A good woodworking workshop power tool setup: a handheld circular saw and a handheld disc sander. They take little space and allow you to do a lot.
The next important big tools are maybe a drill press and a finishing sander. It depends a lot what of projects are you making. After those, you probably want to go maybe for a planer, a band saw, a brad nail gun, a table saw, a scroll saw, a router etc.
Note that orbital (disc) sander hides wood grains so you might want a belt sander.
The two types of wood; softwoods and hardwoods.
- Softwoods are e.g. pine, fir, spruce, cedar, redwood.
- Hardwoods are e.g. oak, maple, cherry, walnut, balsa.
Hardwood comes from deciduous trees. Hardwood is usually harder, but not always e.g. balsa is rather soft hardwood.
Softwood comes from evergreen trees. Softwood is usually softer, but not always e.g. yellow pine is rather hard softwood.
If you want to know specific hardness of wood, Google for the "Janka rating".
- Softer wood is easier to work with and should be your go-to choice for small things.
- Harder wood is tougher to work with but the last longer and has more strength.
- Veneer is a thin slice of wood, usually thinner than 3 mm.
- Plywood is made made by gluing from three to nine layers of veneer together. Plywood is generally used as a shortcut to create large flat surfaces.
- Hardboard is made by pressing wood fibers under heat. Useful for fine detail things that still need strength as does not splinter.
- MDF (Medium Density Fiberboard) is made from saw dust and resins. Heavy but not very strong.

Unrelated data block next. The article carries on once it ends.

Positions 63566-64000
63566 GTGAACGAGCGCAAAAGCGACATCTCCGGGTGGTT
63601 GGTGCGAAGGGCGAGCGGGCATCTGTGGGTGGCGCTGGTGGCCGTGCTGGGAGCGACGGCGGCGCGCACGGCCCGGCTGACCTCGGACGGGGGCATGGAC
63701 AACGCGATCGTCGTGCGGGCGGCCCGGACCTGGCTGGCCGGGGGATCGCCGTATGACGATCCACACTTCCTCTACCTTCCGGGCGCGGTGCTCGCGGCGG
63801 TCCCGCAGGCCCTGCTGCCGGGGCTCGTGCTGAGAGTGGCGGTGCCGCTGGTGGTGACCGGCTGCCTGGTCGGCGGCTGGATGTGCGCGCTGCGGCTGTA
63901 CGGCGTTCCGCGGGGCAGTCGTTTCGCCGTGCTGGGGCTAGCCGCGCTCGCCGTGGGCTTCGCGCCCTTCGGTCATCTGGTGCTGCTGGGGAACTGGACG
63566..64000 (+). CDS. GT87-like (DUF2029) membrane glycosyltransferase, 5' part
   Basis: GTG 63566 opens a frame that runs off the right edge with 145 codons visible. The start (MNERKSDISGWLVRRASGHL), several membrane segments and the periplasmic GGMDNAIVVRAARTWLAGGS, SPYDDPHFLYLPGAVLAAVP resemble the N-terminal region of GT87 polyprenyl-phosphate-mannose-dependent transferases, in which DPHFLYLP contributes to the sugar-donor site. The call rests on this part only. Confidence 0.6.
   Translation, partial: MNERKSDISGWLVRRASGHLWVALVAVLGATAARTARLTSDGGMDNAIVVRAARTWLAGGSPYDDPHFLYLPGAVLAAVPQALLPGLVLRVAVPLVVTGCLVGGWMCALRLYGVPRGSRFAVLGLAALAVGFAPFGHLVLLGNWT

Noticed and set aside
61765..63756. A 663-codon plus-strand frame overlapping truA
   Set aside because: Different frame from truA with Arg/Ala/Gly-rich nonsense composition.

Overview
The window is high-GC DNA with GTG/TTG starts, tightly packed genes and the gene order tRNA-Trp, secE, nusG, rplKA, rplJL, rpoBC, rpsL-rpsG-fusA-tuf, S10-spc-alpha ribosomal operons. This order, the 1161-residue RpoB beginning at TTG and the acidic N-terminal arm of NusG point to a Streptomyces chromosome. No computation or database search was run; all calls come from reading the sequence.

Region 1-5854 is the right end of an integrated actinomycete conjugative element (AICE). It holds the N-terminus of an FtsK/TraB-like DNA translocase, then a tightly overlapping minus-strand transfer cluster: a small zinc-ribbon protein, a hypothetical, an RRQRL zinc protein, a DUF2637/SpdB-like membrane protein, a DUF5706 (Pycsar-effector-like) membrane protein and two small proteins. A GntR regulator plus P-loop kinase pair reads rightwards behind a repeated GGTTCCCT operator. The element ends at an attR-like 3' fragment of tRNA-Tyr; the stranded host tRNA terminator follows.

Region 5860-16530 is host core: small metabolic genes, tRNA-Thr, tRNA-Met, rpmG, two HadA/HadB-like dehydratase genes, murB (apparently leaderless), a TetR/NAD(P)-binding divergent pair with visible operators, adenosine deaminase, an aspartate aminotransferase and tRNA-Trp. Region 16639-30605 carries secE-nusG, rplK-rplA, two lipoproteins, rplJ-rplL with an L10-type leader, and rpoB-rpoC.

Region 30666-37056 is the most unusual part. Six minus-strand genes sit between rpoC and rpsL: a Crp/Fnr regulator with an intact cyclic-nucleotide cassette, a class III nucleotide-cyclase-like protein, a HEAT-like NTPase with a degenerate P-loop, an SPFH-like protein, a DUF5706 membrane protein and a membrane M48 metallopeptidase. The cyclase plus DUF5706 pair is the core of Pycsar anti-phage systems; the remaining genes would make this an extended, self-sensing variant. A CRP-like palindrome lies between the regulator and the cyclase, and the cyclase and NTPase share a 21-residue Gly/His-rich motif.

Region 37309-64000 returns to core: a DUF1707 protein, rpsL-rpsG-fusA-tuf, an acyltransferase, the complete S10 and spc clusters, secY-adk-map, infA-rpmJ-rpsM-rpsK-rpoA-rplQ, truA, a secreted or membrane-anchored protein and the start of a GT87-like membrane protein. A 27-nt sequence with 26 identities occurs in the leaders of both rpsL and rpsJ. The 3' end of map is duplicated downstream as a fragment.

- Butt Joint: just glue the two pieces together
- Biscuit Joint: reinforce a butt joint with "a wooden biscuit" glued into slots in each piece
- Dowel Joint: reinforce a butt joint with round wooden pegs or dowels
- Miter Joint: a butt joint but piece ends are cut into 45 degree angle
- Lap Joint: cut away half of the thickness of each piece and then glue together
Get the largest lumber you can transport, cut and otherwise use by yourself. The larger planks have less knots. For example, 2x4" planks frequently have more knots because they are made from younger trees. Freshly cut planks might also not be dry enough for use right away so you'll have to dry them yourself.
Some lumber like most softwood shrink a bit when they dry. For example, 2" x 4" can become 1 1/2" x 3 1/2".
You can use putties to fill small holes. If you are not going to paint the wood, make sure to use matching wood putty.
You can also use sawdust mixed with PVA glue to similar effect.
Sand with the wood grain. See the lines on the wood? Sand along those lines, not across them. This prevents scratches and keeps the grains visible.
- on rough wood, start with 80 grit sandpaper
- on smooth wood, start with anything between 120 and 150 grit sandpaper
- finish with 220 grit sandpaper
- wipe the surfaces with a rag to remove excess dust
Hobby store acrylic paints are good for smaller projects. For larger projects, check what your hardware store has to offer. In both cases, remember to seal the painting.
If the project is a children's toy, use a kid safe finish like a water-based polyurethane. Technically finishes are only toxic before drying, though.
- Woodworking Projects for Women by Linda Henry